Pages InformationWriter Jogye Date22 Jul 2015 Read13,227 Comment0
Bangbu (榜附), a Procedure to Participate in a Seon Retreat
Before participating in the biannual three-month meditation retreat, named “angeo (安居)” in Korea, a practitioner first needs to get permission from the temple where he or she wants to spend the retreat. This procedure is called the “bangbu,” which literally means “putting one’s name on the plaque of Yongsangbang.” The term Yongsangbang (龍象榜) refers to the plaque on which the retreat participants’ names are, listed along with their assigned tasks and responsibilities during the retreat. In other words, bangbu is a procedure by which a participant conveys his or her wish to participate in an upcoming angeo at the temple and, hopefully, receives permission. There is also a qualification screening process involved before an applicant is approved.
When the permission is given, the retreat participant fills in the retreat participation application. This application usually covers such items as the participant’s secular name, Dharma name, monastic register number, Korean citizen identification number, name of his or her teacher, home temple, ordination information and history of retreat participation. The style of the application varies slightly between different Seon Centers but the general content is the same.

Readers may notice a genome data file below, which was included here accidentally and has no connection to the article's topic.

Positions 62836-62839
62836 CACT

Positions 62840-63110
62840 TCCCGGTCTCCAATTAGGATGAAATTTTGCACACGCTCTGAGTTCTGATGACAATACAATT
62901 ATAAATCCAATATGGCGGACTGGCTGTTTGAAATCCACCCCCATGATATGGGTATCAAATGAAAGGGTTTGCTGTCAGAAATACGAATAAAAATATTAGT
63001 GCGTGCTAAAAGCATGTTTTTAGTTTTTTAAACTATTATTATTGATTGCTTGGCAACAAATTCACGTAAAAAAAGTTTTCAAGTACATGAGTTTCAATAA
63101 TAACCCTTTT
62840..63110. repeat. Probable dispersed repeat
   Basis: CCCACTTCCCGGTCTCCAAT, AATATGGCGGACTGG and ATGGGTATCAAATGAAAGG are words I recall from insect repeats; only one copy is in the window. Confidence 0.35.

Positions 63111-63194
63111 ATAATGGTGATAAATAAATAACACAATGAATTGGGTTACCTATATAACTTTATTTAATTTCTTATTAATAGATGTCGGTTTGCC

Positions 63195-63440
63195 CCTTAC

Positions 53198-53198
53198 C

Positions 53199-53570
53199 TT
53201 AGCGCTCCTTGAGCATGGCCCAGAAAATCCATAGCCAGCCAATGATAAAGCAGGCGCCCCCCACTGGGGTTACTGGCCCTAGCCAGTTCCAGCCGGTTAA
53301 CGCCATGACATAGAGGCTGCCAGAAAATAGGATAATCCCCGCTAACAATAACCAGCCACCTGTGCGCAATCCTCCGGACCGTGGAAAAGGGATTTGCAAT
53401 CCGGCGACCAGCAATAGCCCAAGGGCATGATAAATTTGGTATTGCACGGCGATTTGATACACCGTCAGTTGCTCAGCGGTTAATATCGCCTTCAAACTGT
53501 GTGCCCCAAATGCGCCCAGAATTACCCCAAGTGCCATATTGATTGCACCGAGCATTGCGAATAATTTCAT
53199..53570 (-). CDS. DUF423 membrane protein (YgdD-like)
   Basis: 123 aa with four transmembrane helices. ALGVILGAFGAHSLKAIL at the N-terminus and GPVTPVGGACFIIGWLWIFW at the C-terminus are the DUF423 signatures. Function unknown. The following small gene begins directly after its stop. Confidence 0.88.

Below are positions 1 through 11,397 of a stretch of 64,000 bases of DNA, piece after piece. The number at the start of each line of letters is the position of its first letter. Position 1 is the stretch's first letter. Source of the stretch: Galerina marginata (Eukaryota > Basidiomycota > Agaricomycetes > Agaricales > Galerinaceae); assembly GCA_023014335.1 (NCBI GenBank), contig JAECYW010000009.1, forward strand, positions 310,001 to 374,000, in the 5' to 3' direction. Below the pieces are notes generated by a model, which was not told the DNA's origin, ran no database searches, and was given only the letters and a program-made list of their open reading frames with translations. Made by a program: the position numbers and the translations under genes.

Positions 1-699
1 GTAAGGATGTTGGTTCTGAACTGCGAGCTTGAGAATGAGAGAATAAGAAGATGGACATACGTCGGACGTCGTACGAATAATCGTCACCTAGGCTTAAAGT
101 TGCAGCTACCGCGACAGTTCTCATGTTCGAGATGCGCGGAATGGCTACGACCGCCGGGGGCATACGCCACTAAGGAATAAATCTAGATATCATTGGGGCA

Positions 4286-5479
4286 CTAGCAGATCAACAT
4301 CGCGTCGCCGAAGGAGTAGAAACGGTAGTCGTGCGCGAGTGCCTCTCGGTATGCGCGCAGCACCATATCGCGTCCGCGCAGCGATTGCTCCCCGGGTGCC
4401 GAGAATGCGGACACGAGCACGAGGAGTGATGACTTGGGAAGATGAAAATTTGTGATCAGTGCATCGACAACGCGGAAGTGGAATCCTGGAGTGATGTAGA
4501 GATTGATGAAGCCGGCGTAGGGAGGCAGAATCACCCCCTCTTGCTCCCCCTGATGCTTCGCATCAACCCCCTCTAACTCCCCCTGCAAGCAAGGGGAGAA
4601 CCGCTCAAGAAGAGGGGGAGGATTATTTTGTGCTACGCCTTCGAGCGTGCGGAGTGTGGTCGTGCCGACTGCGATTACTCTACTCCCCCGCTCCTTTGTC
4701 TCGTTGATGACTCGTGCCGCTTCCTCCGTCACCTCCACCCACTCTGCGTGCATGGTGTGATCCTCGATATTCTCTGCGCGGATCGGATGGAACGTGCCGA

The formal bangbu ritual is usually performed during a monastic gathering. The retreat participant is fully dressed up in a long grey robe and brown kaṣāya and offers three prostrations toward the center of the room where the gathering is held. Then he or she announces his home temple, his teacher and his Dharma name, after which the Guiding Teacher (Josil) or the Director of the Seon Center (Seonwonjang) encourages the applicant by saying “Practice diligently!” After these formalities, the applicant finally receives official permission to attend the angeo retreat at that particular temple.
- excerpt from Buddhist English (Intermediate 1) published in 2014 by the Jogye Order of Korean Buddhism